Let me give a weak analogy. Consider the idea that the workings of the universe can be described in mathematical terms. Some such claim is (quite appropriately) at the heart of a modern scientific worldview. And it is curious, because it is not in any simple way a matter of blind faith, because that claim is sustained by the ongoing discovery of just how habitable this worldview is. But nor is that claim the kind of straightforward hypothesis that could be disconfirmed in some punctiliar way. The failure of this worldview – the disconfirmation of the hypothesis – would involve, I think, something like the slow demonstration that on multiple fronts those who tried to live by this claim were finding it impossible to go on. That is a real form of testability, a real form of intellectual responsibility, but it is by no means a simply one. And the only way of pursuing such a testing (the only way of treating the mathematisability of the world as a hypothesis) will be by devoting one’s life to work on the assumption that it is true: to the attempt to make mathematical sense of the world. I am, I claim, talking about a kind of hypothesis that has some structural similarities to this mathematical example. (Someone might say, ‘Ah, but the mathematisability hypothesis has more to do with the general structure of things, than with the existence of some particular thing‘. At which point I would cheer, and say, ‘Yes – and so does the God hypothesis, in its classic monotheistic forms…’)

I think, by the way, that it is worth noting the form that ‘losing faith’ normally takes. I have yet to meet anyone, however rational they took themselves to be before or after such a transition, for whom the crucial driver in a loss of faith was one particular argument, or one punctiliar disconfirmation. Rather, such people more often experience broad-based, creeping failure of the plausibility, the habitability of their faith. And that is just what one would expect.

Now, the Christian way of making sense involves pervasive and unavoidable reference to God. Talk about God is not a dispensable or decorative feature of this worldview: it stands at its heart. Excise that reference to God, and the whole worldview collapses into fragments. But this is also, I think, true the other way around: any attempts to specify what ‘God’ means (and so any attempts to state what the ‘God hypothesis’ is) that are detached from this whole worlview will not make any kind of Christian sense. Such attempts are, in Christian eyes, bound to be mis-identifications of what ‘God’ means – even if they are in certain respects interesting approximations to Christian belief. (So, for example, Dawkins’ statement of the God hypothesis is in some ways an interesting approximation to Christian belief – even if it is equally clearly a misidentification.)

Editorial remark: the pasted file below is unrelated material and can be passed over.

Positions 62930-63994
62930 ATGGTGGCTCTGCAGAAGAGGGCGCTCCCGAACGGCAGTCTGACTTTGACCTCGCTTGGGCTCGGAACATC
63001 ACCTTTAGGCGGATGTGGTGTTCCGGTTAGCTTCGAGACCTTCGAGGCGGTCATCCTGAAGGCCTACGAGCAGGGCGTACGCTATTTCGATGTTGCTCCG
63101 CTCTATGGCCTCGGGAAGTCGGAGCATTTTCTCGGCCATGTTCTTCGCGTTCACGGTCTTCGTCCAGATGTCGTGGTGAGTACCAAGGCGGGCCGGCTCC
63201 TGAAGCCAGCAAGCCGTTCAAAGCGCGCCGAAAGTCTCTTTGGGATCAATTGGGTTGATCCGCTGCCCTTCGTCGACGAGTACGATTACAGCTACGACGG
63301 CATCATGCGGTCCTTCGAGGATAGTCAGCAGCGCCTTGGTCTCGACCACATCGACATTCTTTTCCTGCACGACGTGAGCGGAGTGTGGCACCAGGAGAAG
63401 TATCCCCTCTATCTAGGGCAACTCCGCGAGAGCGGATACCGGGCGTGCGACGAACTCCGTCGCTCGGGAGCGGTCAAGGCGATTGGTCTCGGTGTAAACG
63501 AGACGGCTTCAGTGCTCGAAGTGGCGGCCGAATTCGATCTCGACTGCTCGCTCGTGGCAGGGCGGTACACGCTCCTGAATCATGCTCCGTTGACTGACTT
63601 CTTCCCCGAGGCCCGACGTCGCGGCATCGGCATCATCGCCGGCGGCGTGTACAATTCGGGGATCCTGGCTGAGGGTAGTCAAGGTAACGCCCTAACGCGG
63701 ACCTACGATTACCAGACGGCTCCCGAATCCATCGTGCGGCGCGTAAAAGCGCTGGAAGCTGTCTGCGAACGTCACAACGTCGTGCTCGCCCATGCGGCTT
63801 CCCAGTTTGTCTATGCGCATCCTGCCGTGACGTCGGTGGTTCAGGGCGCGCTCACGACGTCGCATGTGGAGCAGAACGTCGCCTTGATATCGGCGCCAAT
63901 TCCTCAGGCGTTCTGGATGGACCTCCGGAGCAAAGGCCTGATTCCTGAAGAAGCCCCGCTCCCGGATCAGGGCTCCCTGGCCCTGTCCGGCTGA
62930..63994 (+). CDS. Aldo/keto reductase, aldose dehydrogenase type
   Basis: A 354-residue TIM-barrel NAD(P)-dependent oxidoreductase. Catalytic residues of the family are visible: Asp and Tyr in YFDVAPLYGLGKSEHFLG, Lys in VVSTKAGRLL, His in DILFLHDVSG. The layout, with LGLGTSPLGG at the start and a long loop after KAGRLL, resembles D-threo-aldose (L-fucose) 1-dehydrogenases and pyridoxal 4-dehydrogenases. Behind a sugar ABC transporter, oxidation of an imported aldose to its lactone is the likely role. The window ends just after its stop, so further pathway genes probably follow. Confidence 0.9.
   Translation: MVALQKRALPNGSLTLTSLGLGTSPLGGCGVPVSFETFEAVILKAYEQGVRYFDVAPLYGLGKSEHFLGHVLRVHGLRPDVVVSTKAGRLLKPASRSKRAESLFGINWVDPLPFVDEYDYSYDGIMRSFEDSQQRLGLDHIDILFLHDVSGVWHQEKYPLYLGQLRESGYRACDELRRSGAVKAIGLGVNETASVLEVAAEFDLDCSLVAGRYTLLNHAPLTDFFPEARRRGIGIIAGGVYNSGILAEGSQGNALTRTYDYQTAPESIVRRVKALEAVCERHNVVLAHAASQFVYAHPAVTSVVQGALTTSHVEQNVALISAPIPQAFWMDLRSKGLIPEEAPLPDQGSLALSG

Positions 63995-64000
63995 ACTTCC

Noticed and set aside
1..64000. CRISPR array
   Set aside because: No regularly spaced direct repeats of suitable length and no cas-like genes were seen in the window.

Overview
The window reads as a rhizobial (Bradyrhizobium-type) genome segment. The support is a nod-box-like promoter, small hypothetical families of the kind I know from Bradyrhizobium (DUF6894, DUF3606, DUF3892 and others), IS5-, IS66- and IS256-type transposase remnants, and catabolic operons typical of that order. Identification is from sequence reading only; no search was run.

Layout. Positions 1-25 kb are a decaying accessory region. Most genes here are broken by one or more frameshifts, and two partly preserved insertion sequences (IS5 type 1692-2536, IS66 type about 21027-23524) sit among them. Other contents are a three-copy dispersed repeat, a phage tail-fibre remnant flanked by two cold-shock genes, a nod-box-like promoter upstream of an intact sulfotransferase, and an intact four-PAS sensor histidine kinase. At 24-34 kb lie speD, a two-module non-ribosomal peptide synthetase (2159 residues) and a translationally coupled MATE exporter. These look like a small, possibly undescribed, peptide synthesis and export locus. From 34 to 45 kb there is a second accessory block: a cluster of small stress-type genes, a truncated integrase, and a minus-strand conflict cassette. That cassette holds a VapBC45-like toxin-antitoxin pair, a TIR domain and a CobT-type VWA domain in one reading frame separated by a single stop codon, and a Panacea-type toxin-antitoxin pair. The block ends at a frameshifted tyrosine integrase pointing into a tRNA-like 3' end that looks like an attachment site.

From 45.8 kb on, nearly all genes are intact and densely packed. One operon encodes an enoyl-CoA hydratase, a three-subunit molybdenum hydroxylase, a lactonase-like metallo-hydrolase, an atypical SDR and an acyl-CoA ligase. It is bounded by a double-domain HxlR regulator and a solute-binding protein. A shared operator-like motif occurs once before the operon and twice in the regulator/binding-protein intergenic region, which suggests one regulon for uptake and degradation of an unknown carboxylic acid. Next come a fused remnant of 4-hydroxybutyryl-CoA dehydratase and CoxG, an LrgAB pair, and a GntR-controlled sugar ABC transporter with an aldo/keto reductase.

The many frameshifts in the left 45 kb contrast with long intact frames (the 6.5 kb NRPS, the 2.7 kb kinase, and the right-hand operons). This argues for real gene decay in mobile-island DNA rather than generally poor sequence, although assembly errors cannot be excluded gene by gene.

The only way of properly explaining what ‘God’ means is by seeing God as lynchpin of this whole worldview. So to test whether what is said about God is coherent, capacious, resilient, habitable is equivalent to testing whether this worldview is coherent, capacious, resilient, habitable. That does not mean that belief in God is a matter of blind faith, of rationality abandoned and disparaged. It is simply to state the form that rational testing must take, in this case. (And the force of that ‘must’ comes from the form of the hypothesis, and from that alone.)


Now, all this is well and good, and I think that there is some truth to it. It does, however, suffer from one small problem. I don’t actually think that Christianity is a worldview. It would be more adequate to call it a tradition, if by that we meant something like ‘an ongoing process of argumentative worldview formation and re-formation’. And to the extent that Christianity has a heart or an essence, that heart or essence does not take the form of the skeleton of a worldview, but of a set of resources that have the capacity to drive the formation of worldviews: passed-down stories, resilient worship practices, a recorded history of argument about multiple worldviews related to those stories and practices, narrated exemplars of Christian lives lived well… and so on. And whilst I think that much of what I have just said about habitability can survive the transition to this second stage, there is no doubt that the appropriate criteria become even harder to talk about if one is asking about the habitability of a whole tradition.